In Another World, Robert De Niro Played The Role Of Tony Soprano

Once upon a time, "The Sopranos" creator David Chase envisioned telling the story of a mobster battling his inner demons on the silver screen instead of the small one. In an interview with The New York Times, the creator and showrunner said that he initially planned on writing the story as a film, but his agency talked him out of it. Chase ended up taking the twisting tale of a middle-aged mobster tackling his trauma in talk therapy to television, but some of what he imagined for the film version ended up lost in the switch between mediums. 

Obviously Chase would have to make major additions to the story in order to make it last for several seasons and not just a single two-hour movie, but he also had to change up his potential casting plans. After all, in the late 1990s, major movie stars very rarely acted on TV, because it was seen as the lesser art form. (Funnily enough, "The Sopranos" helped change that by ushering in the golden age of prestige television!)

So who did Chase have in mind for his mafioso in crisis? None other than mob movie superstar Robert De Niro. 

You talkin' to me?

Back when Chase initially thought of doing "The Sopranos" as a film, he didn't have a name for Tony yet, but he had an actor in mind: 

"I planned to have Robert De Niro as, well he didn't have a name, and Anne Bancroft as his mother. But I was signing with a new agency and they said mob comedies were dead, so I should forget about that. As it turned out, they had missed their mark."

There's an additional layer of irony to Chase's agency telling him that mob comedies were as dead as Dillinger, because in 1999, the same year that "The Sopranos" debuted on HBO, the Harold Ramis comedy "Analyze This" hit theaters. Though "The Sopranos" is much heavier subject matter, both deal with a mobster who gets into therapy. The therapists are pretty different, as Tony Soprano (James Gandolfini) talks to the talented but occasionally morally ambiguous Dr. Melfi (Lorraine Bracco), while the therapist in "Analyze This" is funnyman Billy Crystal, but here's the kicker: the mafia man in mental health crisis in "Analyze This" is played by De Niro. That had to have rubbed Chase a little raw, but in the end "Analyze This" is a small but funny footnote in cinema history, while "The Sopranos" changed TV forever.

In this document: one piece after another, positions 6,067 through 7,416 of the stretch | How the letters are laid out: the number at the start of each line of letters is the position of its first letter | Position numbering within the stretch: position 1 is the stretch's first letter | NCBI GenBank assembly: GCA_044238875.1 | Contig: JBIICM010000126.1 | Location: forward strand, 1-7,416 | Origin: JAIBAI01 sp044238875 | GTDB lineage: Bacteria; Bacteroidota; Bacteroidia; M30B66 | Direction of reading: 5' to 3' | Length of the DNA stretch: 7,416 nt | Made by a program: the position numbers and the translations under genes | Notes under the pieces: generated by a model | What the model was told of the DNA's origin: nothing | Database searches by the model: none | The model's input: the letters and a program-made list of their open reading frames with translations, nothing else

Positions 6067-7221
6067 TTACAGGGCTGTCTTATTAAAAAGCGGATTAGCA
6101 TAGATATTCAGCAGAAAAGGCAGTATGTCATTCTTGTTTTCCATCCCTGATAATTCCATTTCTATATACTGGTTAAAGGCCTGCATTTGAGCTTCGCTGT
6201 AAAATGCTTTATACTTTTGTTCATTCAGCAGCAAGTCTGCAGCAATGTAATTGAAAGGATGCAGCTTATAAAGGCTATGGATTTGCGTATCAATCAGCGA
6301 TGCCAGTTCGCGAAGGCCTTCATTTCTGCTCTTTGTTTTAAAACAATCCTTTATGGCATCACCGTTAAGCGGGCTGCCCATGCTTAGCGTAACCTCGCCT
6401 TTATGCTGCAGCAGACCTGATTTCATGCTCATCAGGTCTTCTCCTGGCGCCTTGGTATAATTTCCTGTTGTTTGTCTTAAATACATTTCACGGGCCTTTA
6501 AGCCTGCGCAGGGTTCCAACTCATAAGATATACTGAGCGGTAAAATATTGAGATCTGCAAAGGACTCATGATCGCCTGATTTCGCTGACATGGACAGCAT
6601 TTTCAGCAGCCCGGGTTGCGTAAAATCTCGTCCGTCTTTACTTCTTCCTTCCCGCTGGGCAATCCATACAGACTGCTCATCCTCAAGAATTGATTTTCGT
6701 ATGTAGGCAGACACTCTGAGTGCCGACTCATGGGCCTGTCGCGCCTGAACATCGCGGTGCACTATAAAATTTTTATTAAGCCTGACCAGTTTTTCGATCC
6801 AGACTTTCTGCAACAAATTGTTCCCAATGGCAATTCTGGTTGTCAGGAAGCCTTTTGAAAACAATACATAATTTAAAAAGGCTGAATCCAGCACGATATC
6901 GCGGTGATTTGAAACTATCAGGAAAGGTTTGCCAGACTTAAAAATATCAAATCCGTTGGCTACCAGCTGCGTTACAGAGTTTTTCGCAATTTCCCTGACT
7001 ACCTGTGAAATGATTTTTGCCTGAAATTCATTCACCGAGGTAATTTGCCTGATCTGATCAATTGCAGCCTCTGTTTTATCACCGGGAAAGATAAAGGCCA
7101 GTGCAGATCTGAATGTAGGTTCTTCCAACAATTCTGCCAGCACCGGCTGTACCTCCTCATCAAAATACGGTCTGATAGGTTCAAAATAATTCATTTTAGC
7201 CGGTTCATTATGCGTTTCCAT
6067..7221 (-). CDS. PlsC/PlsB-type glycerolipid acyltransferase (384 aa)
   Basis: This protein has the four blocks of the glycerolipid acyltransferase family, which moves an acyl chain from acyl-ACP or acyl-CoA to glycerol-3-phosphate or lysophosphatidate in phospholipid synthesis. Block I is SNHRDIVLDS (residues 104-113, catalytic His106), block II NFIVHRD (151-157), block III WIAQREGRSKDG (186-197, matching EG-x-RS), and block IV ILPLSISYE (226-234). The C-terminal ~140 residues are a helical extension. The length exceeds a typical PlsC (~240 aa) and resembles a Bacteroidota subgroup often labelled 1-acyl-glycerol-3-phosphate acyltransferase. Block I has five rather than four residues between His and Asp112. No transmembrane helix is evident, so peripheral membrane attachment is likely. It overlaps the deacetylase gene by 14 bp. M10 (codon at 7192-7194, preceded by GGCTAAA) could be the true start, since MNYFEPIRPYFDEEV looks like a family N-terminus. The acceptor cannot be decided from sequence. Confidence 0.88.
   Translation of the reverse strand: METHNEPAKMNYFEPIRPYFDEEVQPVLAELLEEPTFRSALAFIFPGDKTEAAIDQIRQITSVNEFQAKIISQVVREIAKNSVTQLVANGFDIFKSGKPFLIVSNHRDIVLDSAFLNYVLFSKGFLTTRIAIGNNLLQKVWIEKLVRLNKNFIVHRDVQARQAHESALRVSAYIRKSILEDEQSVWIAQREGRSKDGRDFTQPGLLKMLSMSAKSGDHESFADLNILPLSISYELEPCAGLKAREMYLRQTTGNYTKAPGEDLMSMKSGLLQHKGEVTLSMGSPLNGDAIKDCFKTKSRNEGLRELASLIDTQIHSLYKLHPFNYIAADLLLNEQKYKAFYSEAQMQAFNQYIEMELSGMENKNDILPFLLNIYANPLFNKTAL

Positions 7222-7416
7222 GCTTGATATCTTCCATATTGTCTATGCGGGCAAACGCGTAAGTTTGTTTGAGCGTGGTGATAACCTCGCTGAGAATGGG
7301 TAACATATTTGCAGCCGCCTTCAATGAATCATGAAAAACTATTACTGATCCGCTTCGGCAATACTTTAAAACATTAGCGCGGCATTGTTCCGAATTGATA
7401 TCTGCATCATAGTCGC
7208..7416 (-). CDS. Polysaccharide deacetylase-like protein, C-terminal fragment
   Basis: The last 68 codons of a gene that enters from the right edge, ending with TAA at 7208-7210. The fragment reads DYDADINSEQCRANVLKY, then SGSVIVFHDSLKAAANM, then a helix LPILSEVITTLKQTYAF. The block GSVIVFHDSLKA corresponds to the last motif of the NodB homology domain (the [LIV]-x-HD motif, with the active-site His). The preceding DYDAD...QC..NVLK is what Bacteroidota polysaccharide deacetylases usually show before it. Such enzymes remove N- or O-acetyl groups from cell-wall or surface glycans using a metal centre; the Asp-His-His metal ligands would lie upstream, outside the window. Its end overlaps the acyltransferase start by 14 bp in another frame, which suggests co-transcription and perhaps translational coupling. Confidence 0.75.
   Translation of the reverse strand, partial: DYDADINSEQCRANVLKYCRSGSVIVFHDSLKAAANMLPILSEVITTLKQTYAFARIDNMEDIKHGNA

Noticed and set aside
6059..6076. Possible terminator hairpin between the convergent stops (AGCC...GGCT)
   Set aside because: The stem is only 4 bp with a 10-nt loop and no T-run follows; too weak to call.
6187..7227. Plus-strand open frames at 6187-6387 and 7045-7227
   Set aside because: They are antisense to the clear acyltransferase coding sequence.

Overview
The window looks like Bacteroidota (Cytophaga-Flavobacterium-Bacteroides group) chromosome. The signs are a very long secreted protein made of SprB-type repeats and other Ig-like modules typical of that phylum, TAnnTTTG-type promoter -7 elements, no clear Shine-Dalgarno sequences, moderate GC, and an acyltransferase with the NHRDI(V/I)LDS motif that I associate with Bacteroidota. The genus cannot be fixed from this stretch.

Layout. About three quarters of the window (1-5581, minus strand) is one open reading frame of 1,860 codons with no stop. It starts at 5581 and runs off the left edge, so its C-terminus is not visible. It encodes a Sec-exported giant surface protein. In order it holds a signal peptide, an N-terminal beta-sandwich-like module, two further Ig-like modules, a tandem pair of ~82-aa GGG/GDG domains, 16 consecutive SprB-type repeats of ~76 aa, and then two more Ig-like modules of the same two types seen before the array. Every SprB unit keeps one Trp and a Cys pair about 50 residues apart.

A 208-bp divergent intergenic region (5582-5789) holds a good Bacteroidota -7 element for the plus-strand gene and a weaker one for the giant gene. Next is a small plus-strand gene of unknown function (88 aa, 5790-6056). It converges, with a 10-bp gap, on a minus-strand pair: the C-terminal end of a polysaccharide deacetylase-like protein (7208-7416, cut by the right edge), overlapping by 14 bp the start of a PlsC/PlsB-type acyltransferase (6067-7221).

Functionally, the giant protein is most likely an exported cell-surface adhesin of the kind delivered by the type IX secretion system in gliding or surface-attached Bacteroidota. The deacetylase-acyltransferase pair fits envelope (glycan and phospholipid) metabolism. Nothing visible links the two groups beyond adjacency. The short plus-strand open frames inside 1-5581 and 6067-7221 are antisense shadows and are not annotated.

The Sopranos wouldn't have worked without Gandolfini

Don't get me wrong — I love Robert De Niro, but I just don't think he could have brought the same qualities to Tony Soprano as Gandolfini. Even when De Niro plays comedic characters or characters that are supposed to be a little pathetic, it's impossible to see anyone but De Niro, the guy from "Taxi Driver" and "Goodfellas." Besides, De Niro is a New Yorker through and through, and it makes more sense for Soprano to be played by someone from New Jersey, like Gandolfini. 

The character and the man have become inextricably linked, in large part because Gandolfini's performance is one of the all-time greats. He imbues Tony Soprano with a kind of kicked-puppy sadness that makes him almost sympathetic beneath his brash bulldog exterior. The actor was brilliant at playing Tony as both a blustering beast of a man and a broken little boy, and that kind of performance requires a great deal of vulnerability. It's raw, it's honest, and it's why Tony's attempts to become a better man are so captivating. De Niro rules, but Gandolfini is the GOAT.